As the need for shelter rises and temps drop, Kalamazoo's drop-in center plans to remain flexible

This story is part of Southwest Michigan Second Wave's series on solutions to affordable housing and housing the unhoused. It is made possible by a coalition of funders including the City of Kalamazoo, Kalamazoo County, the ENNA Foundation, and LISC.

On a recent afternoon, a young woman on a bike lingered outside Kalamazoo’s oldest adult day shelter, unconcerned with her hair or her outfit or the awkward way she pedaled away balancing her backpack bulging with belongings. She had new supplies provided by Ministry With Community.
Kelly Henderson is executive director of Ministry With Community.A somber-looking young man with dreadlocks said nothing as he grabbed a take-out lunch at the rear door of the day shelter and resource center. He swept aside his hair and joined a group of others at a picnic table just outside Ministry With Community’s 500 N. Edwards St. building. He seemed to find new energy.
That same day, an older man exited the center and headed to his weather-beaten pickup truck. Stuffed with blankets, carpet remnants, plastic milk crates, and other items, the full-sized truck didn’t look quite full-sized anymore. The man waved to others as he climbed inside. He seemed to have new direction.
“We’re meeting people where they’re at,” says Kelly Henderson, Executive Director of Ministry With Community, a 44-year-old resource center and day shelter whose mission is “to empower people to make positive life changes.”
It helps lots of people who are unhoused. And Henderson says Ministry With Community is seeing more working people who are struggling to put food on the table. The number of people of all kinds who need help is rising.
“The price of eggs, the price of milk, it has all gone up,” she says. “It’s tougher to find items and when you’re stretching dollars, you’re looking for food.”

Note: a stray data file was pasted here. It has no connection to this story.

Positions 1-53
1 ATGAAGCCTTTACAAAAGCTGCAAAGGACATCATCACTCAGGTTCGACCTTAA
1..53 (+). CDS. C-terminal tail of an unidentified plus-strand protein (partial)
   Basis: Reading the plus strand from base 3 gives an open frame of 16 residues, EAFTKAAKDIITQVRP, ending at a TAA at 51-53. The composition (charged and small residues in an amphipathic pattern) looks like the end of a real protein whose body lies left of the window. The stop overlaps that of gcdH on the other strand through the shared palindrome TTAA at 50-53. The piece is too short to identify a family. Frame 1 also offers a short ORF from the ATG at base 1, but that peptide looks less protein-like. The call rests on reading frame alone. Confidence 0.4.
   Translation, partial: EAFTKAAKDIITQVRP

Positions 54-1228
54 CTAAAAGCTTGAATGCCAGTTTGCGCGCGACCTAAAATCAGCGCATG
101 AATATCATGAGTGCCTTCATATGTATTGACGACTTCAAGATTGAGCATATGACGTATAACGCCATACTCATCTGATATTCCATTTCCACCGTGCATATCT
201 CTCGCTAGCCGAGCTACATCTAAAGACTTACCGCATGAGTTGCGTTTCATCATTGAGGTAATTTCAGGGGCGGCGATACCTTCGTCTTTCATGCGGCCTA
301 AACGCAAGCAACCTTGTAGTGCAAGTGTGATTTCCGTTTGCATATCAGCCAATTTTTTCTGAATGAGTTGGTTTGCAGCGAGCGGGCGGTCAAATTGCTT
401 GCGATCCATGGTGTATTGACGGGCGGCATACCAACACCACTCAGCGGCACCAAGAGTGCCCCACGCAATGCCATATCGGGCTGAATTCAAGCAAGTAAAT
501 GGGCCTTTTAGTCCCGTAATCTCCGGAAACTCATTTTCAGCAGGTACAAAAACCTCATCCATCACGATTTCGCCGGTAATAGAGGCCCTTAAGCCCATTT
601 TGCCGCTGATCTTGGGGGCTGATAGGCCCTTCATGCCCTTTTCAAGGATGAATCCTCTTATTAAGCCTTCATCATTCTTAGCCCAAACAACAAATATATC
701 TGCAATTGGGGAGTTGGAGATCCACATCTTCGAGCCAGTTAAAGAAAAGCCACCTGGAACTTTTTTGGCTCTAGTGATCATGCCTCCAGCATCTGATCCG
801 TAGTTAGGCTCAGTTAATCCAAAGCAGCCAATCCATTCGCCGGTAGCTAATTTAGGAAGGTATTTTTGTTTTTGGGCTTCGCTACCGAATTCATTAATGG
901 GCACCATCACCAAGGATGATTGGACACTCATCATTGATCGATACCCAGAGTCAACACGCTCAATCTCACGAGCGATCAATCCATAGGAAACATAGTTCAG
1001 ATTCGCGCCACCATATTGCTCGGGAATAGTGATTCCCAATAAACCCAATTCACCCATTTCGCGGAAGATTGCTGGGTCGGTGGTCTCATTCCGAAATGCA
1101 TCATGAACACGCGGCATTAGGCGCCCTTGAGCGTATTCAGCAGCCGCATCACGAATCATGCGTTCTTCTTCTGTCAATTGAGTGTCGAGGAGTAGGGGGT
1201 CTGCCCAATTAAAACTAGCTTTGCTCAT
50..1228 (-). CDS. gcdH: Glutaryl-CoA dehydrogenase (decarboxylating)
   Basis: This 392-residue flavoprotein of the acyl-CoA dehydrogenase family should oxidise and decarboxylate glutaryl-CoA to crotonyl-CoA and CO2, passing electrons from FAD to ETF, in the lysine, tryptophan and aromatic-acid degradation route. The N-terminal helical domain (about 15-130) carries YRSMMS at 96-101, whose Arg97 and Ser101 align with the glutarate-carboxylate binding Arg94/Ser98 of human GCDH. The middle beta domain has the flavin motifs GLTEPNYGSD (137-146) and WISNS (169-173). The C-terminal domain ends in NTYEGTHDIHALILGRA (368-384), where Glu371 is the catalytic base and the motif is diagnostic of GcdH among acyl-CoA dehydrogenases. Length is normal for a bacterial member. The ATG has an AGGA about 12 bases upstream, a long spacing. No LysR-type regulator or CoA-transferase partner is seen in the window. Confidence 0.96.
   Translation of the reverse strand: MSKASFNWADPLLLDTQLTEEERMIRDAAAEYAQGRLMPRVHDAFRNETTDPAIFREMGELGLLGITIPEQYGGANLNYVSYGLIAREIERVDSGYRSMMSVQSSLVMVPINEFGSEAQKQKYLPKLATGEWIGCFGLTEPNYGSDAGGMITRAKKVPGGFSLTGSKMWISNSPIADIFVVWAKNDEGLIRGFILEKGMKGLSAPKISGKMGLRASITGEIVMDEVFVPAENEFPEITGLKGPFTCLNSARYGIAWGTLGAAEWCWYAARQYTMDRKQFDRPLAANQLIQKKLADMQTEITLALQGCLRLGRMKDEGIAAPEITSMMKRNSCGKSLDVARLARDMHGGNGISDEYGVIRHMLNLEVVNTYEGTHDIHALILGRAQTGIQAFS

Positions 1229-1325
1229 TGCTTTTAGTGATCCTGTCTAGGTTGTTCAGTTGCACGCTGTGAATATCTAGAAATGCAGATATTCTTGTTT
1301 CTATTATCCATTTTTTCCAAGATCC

The mission of Ministry with Community is to empower people to make positive life changes. It is a daytime shelter and resource center at 500 N. Edwards St. in downtown Kalamazoo.She says that means more people have to ask themselves, “‘Do I buy the food? Or do I pay my rent? Do I wash my clothes? Or do I pay my rent?”’
So more of them are finding their way to Ministry With Community’s 25,000-square-foot location on the north side of downtown Kalamazoo, a stone’s throw from Shakespeare’s Pub and other popular downtown entertainment spots.
Ministry With Community provides free take-out-style breakfasts and lunches to anyone in need, 365 days a year. Since spring, it has seen an uptick in the number of people coming for breakfasts and lunches. It is serving about 500 free meals a day. That is a jump from about 350 meals provided before the start of the COVID-19 pandemic. And from June through September of this year, its staff provided a total of 51,173 meals, up 63 percent from 31,440 during the same months of 2021.
“It is folks experiencing true, real homelessness,” Henderson says. And it’s also “people who might be couch-surfing, staying with friends or family. It’s also working families, working folks.” 
The day center's 35-member staff works with a team of volunteers and visiting medical and social work professionals to offer a range of services to people in need, without passing judgment. “There’s so much that happens here,” Henderson says. 
Ministry With Community provides more than 300 meals per day -- breakfasts and lunches. Man are provided to-go.The nonprofit organization offers basic services, which include free breakfast and lunch, mail services (incoming and outgoing), laundry, public phones, (and) public restrooms. Social work and peer support services include employment assistance, substance abuse recovery support, housing assistance, and help with securing birth certificates, state ID, birth certificates, and other vital records. Other agencies are also welcomed on-site to provide services.
During the first week of December, Ministry With Community will conduct its annual “underwear party” to collect warm winter clothing such as hats, gloves, scarves, underwear, and thermals.
In an effort to prevent the spread of COVID-19, the organization allows no more than 100 people inside at any time. That inspires a line at the door when the place opens at 6:30 a.m., even on an unseasonably warm week in November. It also is a cause of concern, as longer lines can be anticipated when the temperature drops this winter.
But the organization plans to manage those challenges by remaining flexible and by helping people find resources that may be available from other sources.
“It’s pretty optimistic,” Henderson says. “… Ministry With Community has been in Kalamazoo since 1978. This is not our first Michigan winter. The folks that we serve, for some of them this is their first time experiencing homelessness during the winter months. The pandemic has exacerbated a lot of situations for folks. But it’s a really resilient community (in Kalamazoo) and there’s a lot of resource-sharing, a lot of conversation, and helping each other. It’s a powerful community. So I’m always optimistic.”

Read more articles by Al Jones.

Al Jones is a freelance writer who has worked for many years as a reporter, editor, and columnist. He is the Project Editor for On the Ground Kalamazoo.